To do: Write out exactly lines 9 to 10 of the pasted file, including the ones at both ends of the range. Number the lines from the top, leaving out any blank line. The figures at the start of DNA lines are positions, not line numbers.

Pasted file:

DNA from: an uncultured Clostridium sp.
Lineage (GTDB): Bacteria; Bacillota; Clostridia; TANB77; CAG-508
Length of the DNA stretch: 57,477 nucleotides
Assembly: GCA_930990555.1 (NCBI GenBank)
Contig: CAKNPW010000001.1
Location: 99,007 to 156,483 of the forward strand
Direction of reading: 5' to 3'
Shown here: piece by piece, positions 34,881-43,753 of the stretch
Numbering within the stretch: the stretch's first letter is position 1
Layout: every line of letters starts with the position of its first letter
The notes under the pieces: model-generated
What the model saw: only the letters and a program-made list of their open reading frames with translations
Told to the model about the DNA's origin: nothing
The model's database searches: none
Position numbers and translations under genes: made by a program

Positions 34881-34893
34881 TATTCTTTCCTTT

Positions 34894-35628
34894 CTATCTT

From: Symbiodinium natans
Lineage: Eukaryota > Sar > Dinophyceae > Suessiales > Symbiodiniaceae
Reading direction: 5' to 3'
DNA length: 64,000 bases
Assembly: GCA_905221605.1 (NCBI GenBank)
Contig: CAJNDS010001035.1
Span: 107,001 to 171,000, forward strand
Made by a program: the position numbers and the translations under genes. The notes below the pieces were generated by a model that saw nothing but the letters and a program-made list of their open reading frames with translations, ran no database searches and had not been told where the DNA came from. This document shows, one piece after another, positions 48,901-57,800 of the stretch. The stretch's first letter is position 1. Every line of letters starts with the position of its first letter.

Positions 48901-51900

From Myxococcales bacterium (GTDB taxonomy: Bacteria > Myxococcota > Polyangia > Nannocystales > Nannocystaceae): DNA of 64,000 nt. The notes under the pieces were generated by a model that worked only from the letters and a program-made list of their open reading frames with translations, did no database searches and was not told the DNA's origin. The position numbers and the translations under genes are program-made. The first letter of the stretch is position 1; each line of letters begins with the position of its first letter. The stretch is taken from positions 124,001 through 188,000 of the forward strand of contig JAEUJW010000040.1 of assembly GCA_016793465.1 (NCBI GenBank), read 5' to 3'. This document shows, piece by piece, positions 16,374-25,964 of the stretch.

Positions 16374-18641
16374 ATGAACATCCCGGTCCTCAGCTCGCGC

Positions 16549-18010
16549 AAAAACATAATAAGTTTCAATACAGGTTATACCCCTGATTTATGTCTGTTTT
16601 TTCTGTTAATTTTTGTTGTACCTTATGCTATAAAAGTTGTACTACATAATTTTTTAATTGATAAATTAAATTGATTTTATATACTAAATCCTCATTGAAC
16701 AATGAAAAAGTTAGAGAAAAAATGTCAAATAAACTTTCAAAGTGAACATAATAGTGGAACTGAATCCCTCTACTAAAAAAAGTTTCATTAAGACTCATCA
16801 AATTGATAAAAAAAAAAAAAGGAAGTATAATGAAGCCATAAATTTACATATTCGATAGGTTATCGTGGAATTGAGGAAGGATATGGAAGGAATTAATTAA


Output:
Numbering within the stretch: the stretch's first letter is position 1
Layout: every line of letters starts with the position of its first letter